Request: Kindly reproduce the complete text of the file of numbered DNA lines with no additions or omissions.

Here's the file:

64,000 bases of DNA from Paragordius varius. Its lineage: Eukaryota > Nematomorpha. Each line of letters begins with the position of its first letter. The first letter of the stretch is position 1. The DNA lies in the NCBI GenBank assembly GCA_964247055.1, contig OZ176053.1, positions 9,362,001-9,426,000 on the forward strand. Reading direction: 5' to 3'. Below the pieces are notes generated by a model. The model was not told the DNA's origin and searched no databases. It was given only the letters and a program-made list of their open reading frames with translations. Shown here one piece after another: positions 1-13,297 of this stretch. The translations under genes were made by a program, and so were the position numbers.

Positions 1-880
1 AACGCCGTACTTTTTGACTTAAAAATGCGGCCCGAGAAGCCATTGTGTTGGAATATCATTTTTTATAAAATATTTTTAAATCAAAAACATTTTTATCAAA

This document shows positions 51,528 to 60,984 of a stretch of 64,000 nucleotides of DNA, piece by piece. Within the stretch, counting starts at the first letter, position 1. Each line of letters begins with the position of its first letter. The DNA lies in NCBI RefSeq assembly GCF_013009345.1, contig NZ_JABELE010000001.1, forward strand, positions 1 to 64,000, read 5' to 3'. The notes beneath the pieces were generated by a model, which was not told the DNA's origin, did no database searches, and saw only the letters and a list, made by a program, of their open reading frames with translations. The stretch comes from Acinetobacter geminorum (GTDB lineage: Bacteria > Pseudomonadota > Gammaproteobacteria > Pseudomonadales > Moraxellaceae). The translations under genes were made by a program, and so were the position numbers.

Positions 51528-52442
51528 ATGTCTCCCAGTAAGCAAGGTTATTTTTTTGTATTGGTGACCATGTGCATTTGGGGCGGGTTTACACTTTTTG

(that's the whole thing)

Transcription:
64,000 bases of DNA from Paragordius varius. Its lineage: Eukaryota > Nematomorpha. Each line of letters begins with the position of its first letter. The first letter of the stretch is position 1. The DNA lies in the NCBI GenBank assembly GCA_964247055.1, contig OZ176053.1, positions 9,362,001-9,426,000 on the forward strand. Reading direction: 5' to 3'. Below the pieces are notes generated by a model. The model was not told the DNA's origin and searched no databases. It was given only the letters and a program-made list of their open reading frames with translations. Shown here one piece after another: positions 1-13,297 of this stretch. The translations under genes were made by a program, and so were the position numbers.

Positions 1-880
1 AACGCCGTACTTTTTGACTTAAAAATGCGGCCCGAGAAGCCATTGTGTTGGAATATCATTTTTTATAAAATATTTTTAAATCAAAAACATTTTTATCAAA

This document shows positions 51,528 to 60,984 of a stretch of 64,000 nucleotides of DNA, piece by piece. Within the stretch, counting starts at the first letter, position 1. Each line of letters begins with the position of its first letter. The DNA lies in NCBI RefSeq assembly GCF_013009345.1, contig NZ_JABELE010000001.1, forward strand, positions 1 to 64,000, read 5' to 3'. The notes beneath the pieces were generated by a model, which was not told the DNA's origin, did no database searches, and saw only the letters and a list, made by a program, of their open reading frames with translations. The stretch comes from Acinetobacter geminorum (GTDB lineage: Bacteria > Pseudomonadota > Gammaproteobacteria > Pseudomonadales > Moraxellaceae). The translations under genes were made by a program, and so were the position numbers.

Positions 51528-52442
51528 ATGTCTCCCAGTAAGCAAGGTTATTTTTTTGTATTGGTGACCATGTGCATTTGGGGCGGGTTTACACTTTTTG